Potsdam Station: David Downing

Downing’s novels are wonderful, dark yet hopeful vignette’s into the evil and ?? of the human soul. This one follows an extended family’s story in the last gasps of Hitler’s Germany. What I like most about Downing is the focus on “small” people and events caught up in the epic fails and Great Men of history. His stories are all the more real for it.

Read all of Downing’s “Stations.”

Make Me: Lee Child

Child’s “Reacher” novels follow a very specific but successful and entertaining template. Occasionally, he does get some ‘facts’ very wrong, which makes you doubt the veracity of the truth given on other subjects you’re not aware of.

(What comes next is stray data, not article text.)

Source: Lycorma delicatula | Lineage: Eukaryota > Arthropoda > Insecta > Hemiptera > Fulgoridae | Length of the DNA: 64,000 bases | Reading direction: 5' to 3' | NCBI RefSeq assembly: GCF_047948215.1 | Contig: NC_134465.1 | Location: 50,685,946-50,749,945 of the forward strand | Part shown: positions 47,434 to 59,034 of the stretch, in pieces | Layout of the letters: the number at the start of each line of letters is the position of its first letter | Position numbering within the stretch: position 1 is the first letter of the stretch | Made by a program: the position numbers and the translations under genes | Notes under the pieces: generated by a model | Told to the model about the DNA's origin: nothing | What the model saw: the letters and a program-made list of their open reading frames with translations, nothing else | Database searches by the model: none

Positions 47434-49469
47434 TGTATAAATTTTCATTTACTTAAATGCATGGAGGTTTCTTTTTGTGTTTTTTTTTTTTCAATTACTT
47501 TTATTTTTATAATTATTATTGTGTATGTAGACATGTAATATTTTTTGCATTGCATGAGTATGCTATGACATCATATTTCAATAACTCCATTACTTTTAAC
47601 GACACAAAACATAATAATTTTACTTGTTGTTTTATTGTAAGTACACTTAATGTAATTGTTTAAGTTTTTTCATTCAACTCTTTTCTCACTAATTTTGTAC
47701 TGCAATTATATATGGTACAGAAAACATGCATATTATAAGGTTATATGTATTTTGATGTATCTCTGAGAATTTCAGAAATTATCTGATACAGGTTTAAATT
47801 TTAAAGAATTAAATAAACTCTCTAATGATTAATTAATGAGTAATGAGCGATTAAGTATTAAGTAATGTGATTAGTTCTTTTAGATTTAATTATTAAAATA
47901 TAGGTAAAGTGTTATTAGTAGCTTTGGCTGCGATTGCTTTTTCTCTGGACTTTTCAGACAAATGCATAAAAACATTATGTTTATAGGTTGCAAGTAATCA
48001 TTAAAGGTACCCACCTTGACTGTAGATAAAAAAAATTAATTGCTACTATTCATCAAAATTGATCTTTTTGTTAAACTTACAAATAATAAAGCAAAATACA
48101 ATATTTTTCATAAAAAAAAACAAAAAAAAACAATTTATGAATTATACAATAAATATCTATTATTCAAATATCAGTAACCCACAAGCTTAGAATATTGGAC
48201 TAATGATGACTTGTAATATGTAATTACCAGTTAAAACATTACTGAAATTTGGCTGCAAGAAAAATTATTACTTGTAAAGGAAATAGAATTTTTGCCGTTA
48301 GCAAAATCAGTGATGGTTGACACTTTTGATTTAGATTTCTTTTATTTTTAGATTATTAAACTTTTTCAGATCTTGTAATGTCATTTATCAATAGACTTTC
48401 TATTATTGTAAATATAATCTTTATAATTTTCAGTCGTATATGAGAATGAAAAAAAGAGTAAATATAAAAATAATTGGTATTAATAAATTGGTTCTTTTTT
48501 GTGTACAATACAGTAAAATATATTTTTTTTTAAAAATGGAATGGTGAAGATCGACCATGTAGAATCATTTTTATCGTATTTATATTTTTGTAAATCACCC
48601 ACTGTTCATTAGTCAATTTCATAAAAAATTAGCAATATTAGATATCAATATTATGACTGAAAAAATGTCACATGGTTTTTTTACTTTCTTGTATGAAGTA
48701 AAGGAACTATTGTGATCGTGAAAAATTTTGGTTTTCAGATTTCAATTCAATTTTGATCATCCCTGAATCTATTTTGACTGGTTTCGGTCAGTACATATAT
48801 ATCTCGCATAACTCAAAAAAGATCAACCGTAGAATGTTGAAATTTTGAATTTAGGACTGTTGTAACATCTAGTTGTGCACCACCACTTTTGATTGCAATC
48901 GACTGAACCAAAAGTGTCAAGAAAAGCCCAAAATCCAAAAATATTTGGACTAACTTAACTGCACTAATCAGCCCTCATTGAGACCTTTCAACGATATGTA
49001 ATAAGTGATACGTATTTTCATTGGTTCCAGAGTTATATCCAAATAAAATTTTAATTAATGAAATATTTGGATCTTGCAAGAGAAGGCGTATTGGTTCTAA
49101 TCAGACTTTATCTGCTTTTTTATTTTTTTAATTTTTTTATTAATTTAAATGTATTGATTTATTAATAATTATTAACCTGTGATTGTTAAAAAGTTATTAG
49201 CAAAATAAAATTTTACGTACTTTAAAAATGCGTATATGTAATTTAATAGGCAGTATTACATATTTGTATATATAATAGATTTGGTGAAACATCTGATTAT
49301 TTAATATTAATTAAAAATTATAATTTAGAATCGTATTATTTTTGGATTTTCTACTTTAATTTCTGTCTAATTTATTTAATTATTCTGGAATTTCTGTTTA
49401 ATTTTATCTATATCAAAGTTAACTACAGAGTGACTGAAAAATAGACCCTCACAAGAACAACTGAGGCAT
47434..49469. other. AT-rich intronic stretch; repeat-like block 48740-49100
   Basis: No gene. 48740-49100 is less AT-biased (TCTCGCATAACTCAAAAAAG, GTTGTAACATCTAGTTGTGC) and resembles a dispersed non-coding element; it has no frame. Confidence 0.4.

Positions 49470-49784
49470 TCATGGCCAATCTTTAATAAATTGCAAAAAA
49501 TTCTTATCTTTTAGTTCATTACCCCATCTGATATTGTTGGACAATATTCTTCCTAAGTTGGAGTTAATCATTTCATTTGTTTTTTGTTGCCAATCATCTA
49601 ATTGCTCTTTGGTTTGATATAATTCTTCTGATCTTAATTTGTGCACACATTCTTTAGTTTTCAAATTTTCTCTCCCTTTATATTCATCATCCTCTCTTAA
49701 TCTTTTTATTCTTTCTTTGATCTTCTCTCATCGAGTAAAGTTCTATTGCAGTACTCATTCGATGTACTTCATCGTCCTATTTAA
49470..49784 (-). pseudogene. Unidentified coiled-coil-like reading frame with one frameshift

Then, there’s the “Chekhov’s Gun” unnecessary additions, which in this novel is Reacher’s concussion, which plays into both points one and two made here.

Still a good read.

Rules of Civility: Amor Towles

This isn’t a plot/character line (single, young, first-generation woman on her own in Manhattan in the 1930s, making her way through the restrictions of societal conventions) I’m usually attracted to, but I picked it up because I wanted to read Towles A GENTLEMAN IN MOSCOW but found his debut novel first.

The book is absorbing; the style and word choice are elegant and consuming. Well worth your time.